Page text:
Employment and Wages Annual Averages Online features comprehensive information by detailed industry on establishments, employment, and wages for the nation and all states. The 2016 edition of this publication contains selected data produced by Business Employment Dynamics (BED) on job gains and losses, as well as selected data from the first quarter 2017 version of the national news release. Tables and additional content from the 2016 edition of Employment and Wages Annual Averages are now available online at www.bls.gov/cew/cewbultn16.htm. The 2017 edition of Employment and Wages Annual Averages Online will be available in September 2018.

The County Employment and Wages release for second quarter 2017 is scheduled to be released on Tuesday, December 5, 2017.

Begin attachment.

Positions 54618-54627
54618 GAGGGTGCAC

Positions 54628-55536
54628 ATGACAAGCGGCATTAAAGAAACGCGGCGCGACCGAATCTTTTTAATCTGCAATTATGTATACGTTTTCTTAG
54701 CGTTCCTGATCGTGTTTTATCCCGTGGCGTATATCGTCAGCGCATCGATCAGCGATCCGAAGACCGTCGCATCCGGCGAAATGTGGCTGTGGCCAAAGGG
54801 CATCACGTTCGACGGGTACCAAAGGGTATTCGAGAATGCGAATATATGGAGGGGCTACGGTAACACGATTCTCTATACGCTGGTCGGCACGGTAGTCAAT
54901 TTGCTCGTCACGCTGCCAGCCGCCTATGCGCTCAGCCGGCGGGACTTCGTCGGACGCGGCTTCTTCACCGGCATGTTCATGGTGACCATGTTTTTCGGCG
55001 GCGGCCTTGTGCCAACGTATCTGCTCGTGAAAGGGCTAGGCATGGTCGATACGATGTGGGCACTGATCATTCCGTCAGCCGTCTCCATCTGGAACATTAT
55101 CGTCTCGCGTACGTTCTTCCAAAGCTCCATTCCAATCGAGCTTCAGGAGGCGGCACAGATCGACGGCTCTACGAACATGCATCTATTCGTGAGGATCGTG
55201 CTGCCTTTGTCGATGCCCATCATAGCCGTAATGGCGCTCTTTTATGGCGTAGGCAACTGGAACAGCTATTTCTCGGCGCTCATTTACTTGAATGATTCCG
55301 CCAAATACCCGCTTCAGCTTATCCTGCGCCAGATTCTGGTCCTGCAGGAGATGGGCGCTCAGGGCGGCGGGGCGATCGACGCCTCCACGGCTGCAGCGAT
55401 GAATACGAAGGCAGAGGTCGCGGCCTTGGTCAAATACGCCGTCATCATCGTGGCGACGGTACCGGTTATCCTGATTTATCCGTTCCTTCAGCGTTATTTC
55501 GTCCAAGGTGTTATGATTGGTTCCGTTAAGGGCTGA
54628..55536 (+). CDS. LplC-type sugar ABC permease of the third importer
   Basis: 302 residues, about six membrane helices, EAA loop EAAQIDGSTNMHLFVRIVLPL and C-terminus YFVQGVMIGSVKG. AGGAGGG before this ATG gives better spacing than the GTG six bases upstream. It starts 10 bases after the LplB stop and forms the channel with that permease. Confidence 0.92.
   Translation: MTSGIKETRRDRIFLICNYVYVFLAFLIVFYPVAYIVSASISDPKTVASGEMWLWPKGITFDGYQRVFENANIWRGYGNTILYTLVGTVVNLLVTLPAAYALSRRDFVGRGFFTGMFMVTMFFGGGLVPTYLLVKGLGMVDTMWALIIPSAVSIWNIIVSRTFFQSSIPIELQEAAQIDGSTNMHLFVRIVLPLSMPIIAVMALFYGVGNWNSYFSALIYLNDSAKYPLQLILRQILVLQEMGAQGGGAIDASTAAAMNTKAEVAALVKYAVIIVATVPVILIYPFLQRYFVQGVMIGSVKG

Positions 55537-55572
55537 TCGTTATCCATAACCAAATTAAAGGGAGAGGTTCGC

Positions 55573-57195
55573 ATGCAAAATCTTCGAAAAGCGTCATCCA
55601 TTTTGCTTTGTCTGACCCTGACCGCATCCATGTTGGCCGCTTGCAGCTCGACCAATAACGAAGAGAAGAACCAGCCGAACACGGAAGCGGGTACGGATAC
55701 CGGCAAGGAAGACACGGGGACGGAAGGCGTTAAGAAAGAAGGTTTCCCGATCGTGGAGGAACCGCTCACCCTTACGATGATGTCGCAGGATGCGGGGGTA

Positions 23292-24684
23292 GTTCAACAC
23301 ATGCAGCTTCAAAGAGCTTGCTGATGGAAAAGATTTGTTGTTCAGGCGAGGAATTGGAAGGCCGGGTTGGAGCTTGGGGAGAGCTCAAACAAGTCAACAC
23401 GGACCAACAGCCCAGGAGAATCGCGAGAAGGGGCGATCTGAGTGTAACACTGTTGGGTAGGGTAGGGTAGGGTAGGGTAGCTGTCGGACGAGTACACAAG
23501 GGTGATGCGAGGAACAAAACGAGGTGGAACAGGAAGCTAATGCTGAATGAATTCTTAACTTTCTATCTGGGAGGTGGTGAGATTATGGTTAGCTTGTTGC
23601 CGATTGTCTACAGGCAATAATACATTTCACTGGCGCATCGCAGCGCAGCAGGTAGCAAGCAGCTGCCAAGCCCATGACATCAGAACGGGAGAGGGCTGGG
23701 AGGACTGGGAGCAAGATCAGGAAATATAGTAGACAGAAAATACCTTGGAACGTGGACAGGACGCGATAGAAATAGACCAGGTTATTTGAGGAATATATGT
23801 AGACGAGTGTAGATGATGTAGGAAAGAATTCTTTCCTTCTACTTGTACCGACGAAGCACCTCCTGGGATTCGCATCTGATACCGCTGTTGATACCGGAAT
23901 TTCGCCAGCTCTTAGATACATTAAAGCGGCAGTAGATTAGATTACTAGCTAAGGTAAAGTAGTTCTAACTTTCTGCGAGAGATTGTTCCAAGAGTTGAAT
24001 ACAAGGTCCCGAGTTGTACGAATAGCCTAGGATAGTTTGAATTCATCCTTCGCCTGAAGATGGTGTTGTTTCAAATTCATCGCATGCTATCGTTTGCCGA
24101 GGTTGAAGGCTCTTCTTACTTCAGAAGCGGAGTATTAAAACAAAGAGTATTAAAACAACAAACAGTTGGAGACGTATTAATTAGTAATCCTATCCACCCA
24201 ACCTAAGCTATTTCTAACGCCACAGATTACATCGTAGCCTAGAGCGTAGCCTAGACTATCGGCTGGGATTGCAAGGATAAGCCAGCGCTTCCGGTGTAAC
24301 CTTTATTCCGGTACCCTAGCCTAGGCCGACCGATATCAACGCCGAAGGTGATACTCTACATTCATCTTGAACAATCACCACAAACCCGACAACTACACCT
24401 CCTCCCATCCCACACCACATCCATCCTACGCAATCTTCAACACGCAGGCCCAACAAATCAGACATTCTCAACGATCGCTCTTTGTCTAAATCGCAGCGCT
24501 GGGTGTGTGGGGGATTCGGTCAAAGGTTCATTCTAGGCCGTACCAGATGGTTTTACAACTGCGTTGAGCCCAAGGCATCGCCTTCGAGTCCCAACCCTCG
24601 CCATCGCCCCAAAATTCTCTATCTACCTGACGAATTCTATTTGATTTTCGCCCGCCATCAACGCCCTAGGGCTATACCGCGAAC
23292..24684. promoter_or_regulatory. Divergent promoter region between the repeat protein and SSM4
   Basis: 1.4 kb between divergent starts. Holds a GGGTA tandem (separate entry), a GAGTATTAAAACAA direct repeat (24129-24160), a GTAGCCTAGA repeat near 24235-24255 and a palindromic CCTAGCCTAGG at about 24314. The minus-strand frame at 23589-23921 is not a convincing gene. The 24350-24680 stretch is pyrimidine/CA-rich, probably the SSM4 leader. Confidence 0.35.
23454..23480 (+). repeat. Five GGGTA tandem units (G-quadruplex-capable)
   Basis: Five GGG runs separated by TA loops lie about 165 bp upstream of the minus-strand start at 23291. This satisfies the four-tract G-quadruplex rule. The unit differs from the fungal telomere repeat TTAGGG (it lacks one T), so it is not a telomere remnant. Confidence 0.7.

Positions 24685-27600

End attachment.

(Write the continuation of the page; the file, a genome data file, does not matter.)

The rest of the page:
Note

Beginning with this release, the QCEW program now uses the 2017 version of the North American Industry Classification System (NAICS) as the basis for the assignment and tabulation of economic data by industry. For more information on the change to NAICS, please see the Federal Register notice at www.census.gov/eos/www/naics/federal_register_notices/notices/fr08au16.pdf. For information on the use of the 2017 version of NAICS in QCEW, see www.bls.gov/cew/naics2017.htm.


Technical Note